Lecture Hall: Felipe Barrera-Osorio
Felipe Barrera-Osorio says his upbringing in Colombia wasn't typical. His father graduated from MIT with a Ph.D. in engineering, and his college-educated mother helped spark in her children a long-lasting love for learning. Through them, Barrera-Osorio also learned about public service and the importance of investing talent and energy for the greater good, as his father had done by returning to Colombia after Cambridge to help the country tackle various problems. In September, Barrera-Osorio spoke to Ed. about how his parents influenced his thinking, his recent move from the World Bank in Washington, D.C., and his love for a comic book character with a dog named Snowy.
You're an economist. Why education? I try to apply economic tools to analyze education problems. I believe education is one of the most powerful institutions to level the field for so many people.
Your research in places like Pakistan is, in some ways, your public service. For the last four years, I have been doing research on the effects of a program in Punjab, Pakistan. The government is creating a partnership with the private sector to provide good, quality education to low-income individuals. The government provides financial resources for each kid enrolled in the private partner school, but schools have to show continuous student performance improvements, measured by a standardized test. There are also bonuses for teachers and schools.
What is your research looking at? Three fundamental questions: First, can this program increase the enrollment rate, especially for low-income individuals? Second, are the schools in the program delivering higher performance, measured by individual test results, vis-à-vis similar schools that do not belong to the program? Third, when there are financial incentives attached to performance, do we see certain actions in the schools, such as teaching to the test or selecting only the best students? Our results, so far, have been quite impressive. These schools are receiving more students than similar schools, and there is evidence of real gains in student test performance.
What drives better test scores? This is the new area of my research. Results show that schools at risk of losing benefits react in a fast and quite effective way, improving performance from one academic period to the next. In other words, "stick" incentives work. However, it is unclear what type of actions the schools are taking to improve. They haven't changed the composition or type of teachers, increased inputs, or selected better students. It seems that, with the same resources, they are able to increase efficiency.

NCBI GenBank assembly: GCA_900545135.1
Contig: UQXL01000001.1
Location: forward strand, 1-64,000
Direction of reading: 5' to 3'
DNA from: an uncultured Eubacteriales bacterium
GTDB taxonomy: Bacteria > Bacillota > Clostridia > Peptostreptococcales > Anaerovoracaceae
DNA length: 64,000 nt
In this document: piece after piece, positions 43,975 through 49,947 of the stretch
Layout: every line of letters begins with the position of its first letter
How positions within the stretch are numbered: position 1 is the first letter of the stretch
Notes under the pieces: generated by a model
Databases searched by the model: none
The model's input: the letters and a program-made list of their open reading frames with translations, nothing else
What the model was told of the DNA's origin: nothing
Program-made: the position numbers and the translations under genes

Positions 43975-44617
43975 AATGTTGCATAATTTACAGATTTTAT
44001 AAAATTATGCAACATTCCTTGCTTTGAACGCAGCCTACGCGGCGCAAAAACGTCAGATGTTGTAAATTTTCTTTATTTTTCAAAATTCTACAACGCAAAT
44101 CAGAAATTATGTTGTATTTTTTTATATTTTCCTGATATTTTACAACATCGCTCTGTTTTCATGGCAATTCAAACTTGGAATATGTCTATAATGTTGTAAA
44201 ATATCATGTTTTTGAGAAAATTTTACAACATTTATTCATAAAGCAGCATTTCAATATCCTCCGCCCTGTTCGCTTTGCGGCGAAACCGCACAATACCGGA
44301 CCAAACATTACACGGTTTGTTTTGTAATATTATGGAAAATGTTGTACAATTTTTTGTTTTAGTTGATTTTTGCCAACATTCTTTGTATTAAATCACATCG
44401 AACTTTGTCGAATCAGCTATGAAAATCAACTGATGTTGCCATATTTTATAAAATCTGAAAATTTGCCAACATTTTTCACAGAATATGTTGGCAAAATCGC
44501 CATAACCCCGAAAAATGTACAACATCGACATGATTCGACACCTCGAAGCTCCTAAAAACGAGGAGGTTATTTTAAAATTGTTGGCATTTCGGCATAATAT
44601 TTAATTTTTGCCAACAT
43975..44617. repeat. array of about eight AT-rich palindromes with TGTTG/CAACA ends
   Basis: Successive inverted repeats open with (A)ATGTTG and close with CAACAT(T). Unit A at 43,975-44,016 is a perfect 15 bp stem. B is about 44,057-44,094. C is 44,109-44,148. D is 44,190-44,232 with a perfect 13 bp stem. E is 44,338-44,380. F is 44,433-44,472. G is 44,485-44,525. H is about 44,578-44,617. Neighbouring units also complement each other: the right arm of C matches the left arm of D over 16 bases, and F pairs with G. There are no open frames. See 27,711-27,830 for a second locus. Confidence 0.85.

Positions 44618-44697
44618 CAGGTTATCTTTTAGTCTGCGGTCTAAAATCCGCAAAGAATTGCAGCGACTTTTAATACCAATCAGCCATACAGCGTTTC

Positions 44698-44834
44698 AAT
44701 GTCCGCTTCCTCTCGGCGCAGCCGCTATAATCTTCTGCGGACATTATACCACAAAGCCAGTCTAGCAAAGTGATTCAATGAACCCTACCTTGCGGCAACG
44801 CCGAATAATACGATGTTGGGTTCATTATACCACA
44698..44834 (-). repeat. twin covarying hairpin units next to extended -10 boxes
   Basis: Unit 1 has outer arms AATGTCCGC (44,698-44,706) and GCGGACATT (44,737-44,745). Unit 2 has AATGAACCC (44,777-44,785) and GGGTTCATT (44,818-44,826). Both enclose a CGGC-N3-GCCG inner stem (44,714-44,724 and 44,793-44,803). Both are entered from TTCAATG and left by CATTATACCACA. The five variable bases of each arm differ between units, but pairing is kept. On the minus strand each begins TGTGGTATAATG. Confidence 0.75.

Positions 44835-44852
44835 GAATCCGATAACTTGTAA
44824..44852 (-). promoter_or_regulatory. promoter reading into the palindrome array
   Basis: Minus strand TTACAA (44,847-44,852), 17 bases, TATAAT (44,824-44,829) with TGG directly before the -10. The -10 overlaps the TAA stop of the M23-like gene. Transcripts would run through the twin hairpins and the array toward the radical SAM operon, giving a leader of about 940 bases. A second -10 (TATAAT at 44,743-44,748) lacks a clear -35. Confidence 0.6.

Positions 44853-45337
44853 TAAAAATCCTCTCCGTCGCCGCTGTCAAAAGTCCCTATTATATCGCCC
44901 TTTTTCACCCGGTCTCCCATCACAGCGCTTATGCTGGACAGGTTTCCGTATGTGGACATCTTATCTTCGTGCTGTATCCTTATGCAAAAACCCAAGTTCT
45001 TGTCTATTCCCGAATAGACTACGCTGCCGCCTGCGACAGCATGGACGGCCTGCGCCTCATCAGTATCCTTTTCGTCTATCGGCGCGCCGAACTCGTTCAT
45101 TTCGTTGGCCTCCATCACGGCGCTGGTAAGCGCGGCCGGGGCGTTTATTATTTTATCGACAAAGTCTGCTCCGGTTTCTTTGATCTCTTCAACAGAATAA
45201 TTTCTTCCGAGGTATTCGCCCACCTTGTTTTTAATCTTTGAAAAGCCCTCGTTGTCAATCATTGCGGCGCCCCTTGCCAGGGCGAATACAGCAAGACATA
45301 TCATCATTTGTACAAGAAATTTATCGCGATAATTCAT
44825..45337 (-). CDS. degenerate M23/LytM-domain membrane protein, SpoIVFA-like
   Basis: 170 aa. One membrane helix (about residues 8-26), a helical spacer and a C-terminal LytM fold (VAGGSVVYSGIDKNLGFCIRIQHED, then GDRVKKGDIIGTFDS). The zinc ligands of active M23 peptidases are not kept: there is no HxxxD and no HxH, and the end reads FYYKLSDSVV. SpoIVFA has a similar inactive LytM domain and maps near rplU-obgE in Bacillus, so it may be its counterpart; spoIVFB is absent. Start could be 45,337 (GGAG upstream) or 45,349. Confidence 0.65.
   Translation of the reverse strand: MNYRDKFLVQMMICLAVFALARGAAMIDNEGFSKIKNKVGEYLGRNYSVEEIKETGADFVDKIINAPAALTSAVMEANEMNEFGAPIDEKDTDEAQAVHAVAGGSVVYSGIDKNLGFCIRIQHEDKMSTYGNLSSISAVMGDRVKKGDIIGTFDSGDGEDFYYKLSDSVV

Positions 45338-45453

You have another project in Uganda? Uganda is facing another type of problem. Thanks to the free education policy, classrooms in public schools are overcrowded and the quality of education is low. The government is exploring several policy options, including the creation of double shifts. The double shift is a polemic measure. On one hand, on average, systems with longer school hours have higher test scores on international tests like PISA. On the other hand, very large class sizes are correlated with low performance. I am working on a randomized experiment to assess what happens when schools go from one to two shifts.
You've had your own shift. How is life at Harvard different than the World Bank? Managing my time. Last week was my first week here and I said to myself, "I need to be a lot more disciplined." Here there is a lot of freedom. You decide how to use your time.
Your dad was a big influence, but your mom also shaped you. How? Two months after my father died, when I was nine, my mother received her college degree in psychology at the age of 36. While working full time, she raised her three sons, alone, yet she was also very present in our lives. And she made the ordinary special. She'd cook our favorite meals. She made sure she ate with us every day. She didn't do "extraordinary" deeds, but these everyday actions made very extraordinary statements. I am a father of two, in a household with two adults, and I barely can cope. My mother built a household that teemed with security. Nowadays, when I think about her, I think about being secure. About being loved.
Your Facebook profile picture is from Tintin. You're a fan? When my mother entered the university, I was in kindergarten. She would pick me up at daycare at noon. We came home, ate lunch, and then read. All sorts of books. Among my favorites was Tintin. We read it over and over. And my father used to read to us articles from the Britannica, probably way above my understanding. Now that I have my two sons, three and five, I read even more diverse books with them: Verne, Rowling, Tolkien, Feynman, you name it. And, of course, Tintin.